The structure of the Mississippian world: A social network approach to the organization of sociopolitical interactions

Jacob Lulewicz, Adam B. Coker

Research output: Contribution to journalArticlepeer-review

14 Scopus citations


The structure and organization of macroregional networks have long captured the attention of archaeologists working in eastern North America, especially in regard to the overall character and spread of Mississippian culture across the midwestern and southeastern United States. In this paper, we use distributions of marine shell gorgets to evaluate the organization of relationships across the Mississippian world and to understand how social capital was accumulated and reciprocal relationships were established in the context of emerging organizational complexity. We use data on 1980 shell gorgets from 165 sites across eastern North America to investigate the social networks related to the distribution of these materials and, indirectly, to the types of social capital that were produced through regional social relationships. We employ a framework that articulates social network topologies with different forms of social capital to explicate the relational structure of Mississippian sociopolitics and to identify the sociospatial scales at which different forms of social capital, reciprocity, and relationships underwrote these structures. We conclude that resources (both material and immaterial) were likely drawn from community, local, regional, macroregional, and continental-scale networks while multiple types of networks were maintained across these multiscalar relational fields.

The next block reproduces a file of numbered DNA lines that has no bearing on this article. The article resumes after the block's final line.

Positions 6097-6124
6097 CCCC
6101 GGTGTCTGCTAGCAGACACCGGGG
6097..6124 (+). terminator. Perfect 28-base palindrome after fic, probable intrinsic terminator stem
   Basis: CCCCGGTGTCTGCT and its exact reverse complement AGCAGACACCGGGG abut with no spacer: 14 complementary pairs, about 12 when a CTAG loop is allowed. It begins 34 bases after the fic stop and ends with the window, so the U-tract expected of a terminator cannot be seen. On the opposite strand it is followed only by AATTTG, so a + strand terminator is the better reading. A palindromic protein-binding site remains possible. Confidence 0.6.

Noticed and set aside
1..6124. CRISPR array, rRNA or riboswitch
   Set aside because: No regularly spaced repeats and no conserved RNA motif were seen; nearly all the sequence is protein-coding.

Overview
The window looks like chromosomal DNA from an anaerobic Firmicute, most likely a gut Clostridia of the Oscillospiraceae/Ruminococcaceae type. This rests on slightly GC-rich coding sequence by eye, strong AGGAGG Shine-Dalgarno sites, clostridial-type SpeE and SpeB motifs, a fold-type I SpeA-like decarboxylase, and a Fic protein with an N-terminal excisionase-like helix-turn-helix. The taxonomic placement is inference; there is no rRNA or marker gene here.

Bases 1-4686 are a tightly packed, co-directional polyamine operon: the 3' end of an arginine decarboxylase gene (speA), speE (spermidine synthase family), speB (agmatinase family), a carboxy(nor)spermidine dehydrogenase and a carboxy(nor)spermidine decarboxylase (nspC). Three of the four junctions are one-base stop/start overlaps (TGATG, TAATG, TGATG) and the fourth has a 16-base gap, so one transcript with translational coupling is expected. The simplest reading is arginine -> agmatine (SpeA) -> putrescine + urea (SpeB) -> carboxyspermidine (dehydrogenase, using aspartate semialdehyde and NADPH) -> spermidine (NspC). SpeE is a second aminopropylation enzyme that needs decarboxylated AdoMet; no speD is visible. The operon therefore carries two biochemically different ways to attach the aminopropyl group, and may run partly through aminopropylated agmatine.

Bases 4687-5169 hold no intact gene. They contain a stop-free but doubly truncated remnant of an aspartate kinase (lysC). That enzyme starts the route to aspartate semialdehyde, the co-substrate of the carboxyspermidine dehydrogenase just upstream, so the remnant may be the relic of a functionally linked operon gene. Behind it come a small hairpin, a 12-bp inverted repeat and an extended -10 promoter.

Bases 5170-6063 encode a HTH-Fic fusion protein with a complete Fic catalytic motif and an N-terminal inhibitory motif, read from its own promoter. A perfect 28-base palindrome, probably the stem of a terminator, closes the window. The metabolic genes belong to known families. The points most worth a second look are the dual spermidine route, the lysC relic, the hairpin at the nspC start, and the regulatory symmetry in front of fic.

Original languageEnglish (US)
Pages (from-to)113-127
Number of pages15
JournalJournal of Anthropological Archaeology
StatePublished - Jun 2018

All Science Journal Classification (ASJC) codes

  • Human Factors and Ergonomics
  • Archaeology
  • History
  • Archaeology


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